“Let this be a challenge to you,” a quote from the book Up the Down Staircase and proclaimed by a character in the hilarious new comedy Rehearsals, could be the tagline for the show. In a production at Stained Glass Playhouse, the denizens of the fictional Wilmerton Community Theatre are assailed by challenges at every turn.

Winston-Salem area playwright Bill Cissna has written more than 20 short plays, has adapted some classics, and written five more full-length plays. Local theatre lovers can thank our lucky stars that Cissna has decided “to write something funny,” because Rehearsals is the result, and it is very funny, indeed.

Anybody who’s ever dabbled in community theatre – or been tempted to – can resonate with the nutty premise of Rehearsals. It’s a play about an imaginary community theatre, Wilmerton Community Theatre, produced here by a real community theatre, Stained Glass Playhouse.

Diana Marshall-Shoaf has directed the controlled chaos with a dab hand. There was never a dull moment on the stage from the first scene to the last, and Marshall-Shoaf has drawn memorable performances from the 13-person cast.

Cissna gets credit, too, for creating such crazy-making and sympathetic characters, drawn, no doubt, from his long and rich involvement with community theatre. In addition to writing plays, Cissna has written for many years in local periodicals about theatre, as both a feature reporter and a reviewer. AND, he is married to Kathy Anne Cissna, a well-known local theatre maven.

In the first scene, the full cast appears on the stage, loudly arguing about Oscar Wilde’s classic An Ideal Husband. They are three weeks out from opening night, and things are – to put it mildly – a hot mess.

The director, played necessarily loudly (he has to shout to get the actors’ attention) by Hampton Rowe, is completely out of control and about to stroke out. An elder actress, Maggie Waverly (played by the very good Pat Shumate), can’t remember her lines. Another actress, Bonnie Mooney (played by Amanda Chandler), won’t take the time to memorize her lines. The set designer, Orlando Parks (played by the adaptable Jeff Haste), hasn’t started on the sets. The producer, Elaine Booster (played by Maxine Isaacs), is tripling as props mistress and costume designer, because she can’t find or doesn’t trust anyone else to do the job.

The otherwise competent stage manager, Sally Solono (played by the above-mentioned Kathy Cissna), is being driven insane by the incompetence all around her.

“The stage manager is supposed to keep the wheels on the cart,” Sally declares, adding that the wheels are loose on everything in this show. In a production full of excellent physical comedians, Kathy Cissna exceled. She was completely fearless and committed – even when Sally is called to perform unexpected and unreasonable duties, including a cheerleader jump.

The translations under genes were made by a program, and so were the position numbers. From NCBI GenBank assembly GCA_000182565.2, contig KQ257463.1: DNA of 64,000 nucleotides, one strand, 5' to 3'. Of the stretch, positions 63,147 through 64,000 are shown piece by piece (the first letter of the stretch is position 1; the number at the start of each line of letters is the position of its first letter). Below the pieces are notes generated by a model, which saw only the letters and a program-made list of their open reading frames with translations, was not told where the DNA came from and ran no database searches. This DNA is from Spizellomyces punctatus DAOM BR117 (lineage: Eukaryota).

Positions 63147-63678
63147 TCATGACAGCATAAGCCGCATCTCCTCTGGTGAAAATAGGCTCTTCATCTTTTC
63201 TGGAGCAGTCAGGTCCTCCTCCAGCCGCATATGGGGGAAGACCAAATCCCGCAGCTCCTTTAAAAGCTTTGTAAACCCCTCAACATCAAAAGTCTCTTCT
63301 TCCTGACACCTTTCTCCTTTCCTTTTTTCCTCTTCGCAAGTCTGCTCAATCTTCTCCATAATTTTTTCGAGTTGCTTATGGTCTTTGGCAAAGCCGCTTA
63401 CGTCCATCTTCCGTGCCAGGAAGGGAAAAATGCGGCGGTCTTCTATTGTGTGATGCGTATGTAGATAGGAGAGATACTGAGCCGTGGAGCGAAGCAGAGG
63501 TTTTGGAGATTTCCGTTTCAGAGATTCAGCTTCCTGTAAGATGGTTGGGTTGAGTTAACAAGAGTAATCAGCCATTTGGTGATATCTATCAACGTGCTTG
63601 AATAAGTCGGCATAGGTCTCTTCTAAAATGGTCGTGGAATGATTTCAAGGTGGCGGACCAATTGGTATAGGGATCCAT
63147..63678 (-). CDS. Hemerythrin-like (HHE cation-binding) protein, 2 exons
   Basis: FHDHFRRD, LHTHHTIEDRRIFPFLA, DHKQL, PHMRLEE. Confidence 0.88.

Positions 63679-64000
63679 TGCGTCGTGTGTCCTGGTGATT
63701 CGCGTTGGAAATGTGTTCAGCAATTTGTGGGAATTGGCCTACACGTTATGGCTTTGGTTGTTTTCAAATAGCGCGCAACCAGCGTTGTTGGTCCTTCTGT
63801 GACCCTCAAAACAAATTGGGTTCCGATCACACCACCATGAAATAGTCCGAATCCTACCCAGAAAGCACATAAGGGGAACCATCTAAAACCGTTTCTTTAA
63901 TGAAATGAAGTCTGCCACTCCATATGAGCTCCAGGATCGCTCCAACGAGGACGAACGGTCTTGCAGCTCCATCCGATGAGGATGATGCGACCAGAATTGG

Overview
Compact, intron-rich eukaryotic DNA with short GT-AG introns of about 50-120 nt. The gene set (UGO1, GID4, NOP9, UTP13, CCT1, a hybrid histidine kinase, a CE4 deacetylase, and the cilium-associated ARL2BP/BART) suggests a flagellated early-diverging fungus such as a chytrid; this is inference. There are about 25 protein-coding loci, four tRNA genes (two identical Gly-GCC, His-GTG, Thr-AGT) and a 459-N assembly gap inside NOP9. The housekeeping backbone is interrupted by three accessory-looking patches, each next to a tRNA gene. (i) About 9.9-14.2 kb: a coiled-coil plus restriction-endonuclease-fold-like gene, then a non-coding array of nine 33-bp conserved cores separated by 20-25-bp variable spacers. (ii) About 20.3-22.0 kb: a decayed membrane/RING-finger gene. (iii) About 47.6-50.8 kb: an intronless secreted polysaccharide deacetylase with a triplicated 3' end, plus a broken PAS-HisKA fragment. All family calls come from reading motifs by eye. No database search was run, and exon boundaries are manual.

All of the characters in Rehearsals are called to go above and beyond at some point, and they do so to hilarious effect.

Chris Swaim, playing the lighting designer Dave Neptune, also performed great physical humor when Dave gets his big break, employing strange angular gestures to embody a character in Ideal Husband.

The wheels come completely off the cart in Act II, and producer Elaine has to boost everybody else. She has the soul of a cheerleader. Everything will be fine, she assures the director, the stage manager, and everyone else, even though she is about to lose her mind too. Isaacs as Elaine was able to change her expressions in a flash, and she has a thousand of them, including a drop-dead deadpan.

Mark March’s character is notable. He’s the one you’ll see reading the newspaper all through the chaotic rehearsal and not interacting with his fellow thespians. Playing Sam Montana, sports fan, he emerges in Husband as Lord Caversham, stuffy, proper, and flashy – but ultimately unhandy – with a cane.

Actors go missing, literally break their legs, and hit themselves in the head with a cane. Everybody murders a variety of inconsistent English and French accents. Costumes, sets, sound, and lights malfunction.

Everyone in the ensemble has something quirky to offer. Jane Lucas plays Josie Meers and Margo Marples, sturdy and steady ensemble players. Bob Montle is Art Jones and a Scottish butler with a mouthful of marbles (figuratively). Savannah Ritchey was lovely as the ingénue Diane, a foil to Scott Goad’s kinetic Jack (Jack and Diane; get it?). Mickey Hyland plays Edward Richardson, who loudly complains about his fellow actors’ shortcomings, but then comes up rather short himself; he was bluff, hearty, and stolid as Sir Robert Chiltern.

The artistic and production staff also has done a fine job bringing the small Stained Glass stage to life with serviceable set, lights, and sound. The whole production is surrounded and woven through by recordings of the Vitamin String Quartet, a group that plays popular music on violin, viola, and cello.

All’s well that ends well, as some old playwright said, and Rehearsals provides an evening of warm-hearted theatre with plenty of knee-slapping moments.

Rehearsals continues through Sunday, May 21. For more details on this production, please view the sidebar.